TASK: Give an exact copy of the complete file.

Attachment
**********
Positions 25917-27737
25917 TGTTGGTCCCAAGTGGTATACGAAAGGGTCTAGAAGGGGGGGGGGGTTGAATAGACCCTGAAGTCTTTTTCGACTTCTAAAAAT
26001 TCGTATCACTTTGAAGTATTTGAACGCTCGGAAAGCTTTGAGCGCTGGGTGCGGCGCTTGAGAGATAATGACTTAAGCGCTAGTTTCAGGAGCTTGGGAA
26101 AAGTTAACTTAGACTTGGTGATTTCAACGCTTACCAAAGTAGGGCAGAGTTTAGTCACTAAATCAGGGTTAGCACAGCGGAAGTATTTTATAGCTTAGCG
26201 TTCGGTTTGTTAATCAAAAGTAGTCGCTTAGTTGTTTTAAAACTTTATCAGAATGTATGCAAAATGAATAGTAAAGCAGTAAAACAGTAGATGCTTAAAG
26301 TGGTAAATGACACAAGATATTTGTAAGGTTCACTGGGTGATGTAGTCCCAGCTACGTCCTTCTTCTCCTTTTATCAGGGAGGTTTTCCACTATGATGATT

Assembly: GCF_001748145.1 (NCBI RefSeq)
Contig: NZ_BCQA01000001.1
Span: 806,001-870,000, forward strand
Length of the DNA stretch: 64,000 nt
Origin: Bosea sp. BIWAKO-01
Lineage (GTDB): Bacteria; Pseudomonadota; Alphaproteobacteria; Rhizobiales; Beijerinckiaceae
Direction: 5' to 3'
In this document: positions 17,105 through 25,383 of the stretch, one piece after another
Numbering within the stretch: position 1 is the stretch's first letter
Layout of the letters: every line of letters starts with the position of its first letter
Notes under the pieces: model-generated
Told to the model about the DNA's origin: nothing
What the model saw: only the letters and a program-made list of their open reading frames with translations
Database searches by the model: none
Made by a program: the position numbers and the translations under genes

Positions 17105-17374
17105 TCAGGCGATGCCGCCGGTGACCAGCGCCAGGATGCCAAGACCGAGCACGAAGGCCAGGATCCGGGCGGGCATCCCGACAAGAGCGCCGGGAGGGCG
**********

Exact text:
Positions 25917-27737
25917 TGTTGGTCCCAAGTGGTATACGAAAGGGTCTAGAAGGGGGGGGGGGTTGAATAGACCCTGAAGTCTTTTTCGACTTCTAAAAAT
26001 TCGTATCACTTTGAAGTATTTGAACGCTCGGAAAGCTTTGAGCGCTGGGTGCGGCGCTTGAGAGATAATGACTTAAGCGCTAGTTTCAGGAGCTTGGGAA
26101 AAGTTAACTTAGACTTGGTGATTTCAACGCTTACCAAAGTAGGGCAGAGTTTAGTCACTAAATCAGGGTTAGCACAGCGGAAGTATTTTATAGCTTAGCG
26201 TTCGGTTTGTTAATCAAAAGTAGTCGCTTAGTTGTTTTAAAACTTTATCAGAATGTATGCAAAATGAATAGTAAAGCAGTAAAACAGTAGATGCTTAAAG
26301 TGGTAAATGACACAAGATATTTGTAAGGTTCACTGGGTGATGTAGTCCCAGCTACGTCCTTCTTCTCCTTTTATCAGGGAGGTTTTCCACTATGATGATT

Assembly: GCF_001748145.1 (NCBI RefSeq)
Contig: NZ_BCQA01000001.1
Span: 806,001-870,000, forward strand
Length of the DNA stretch: 64,000 nt
Origin: Bosea sp. BIWAKO-01
Lineage (GTDB): Bacteria; Pseudomonadota; Alphaproteobacteria; Rhizobiales; Beijerinckiaceae
Direction: 5' to 3'
In this document: positions 17,105 through 25,383 of the stretch, one piece after another
Numbering within the stretch: position 1 is the stretch's first letter
Layout of the letters: every line of letters starts with the position of its first letter
Notes under the pieces: model-generated
Told to the model about the DNA's origin: nothing
What the model saw: only the letters and a program-made list of their open reading frames with translations
Database searches by the model: none
Made by a program: the position numbers and the translations under genes

Positions 17105-17374
17105 TCAGGCGATGCCGCCGGTGACCAGCGCCAGGATGCCAAGACCGAGCACGAAGGCCAGGATCCGGGCGGGCATCCCGACAAGAGCGCCGGGAGGGCG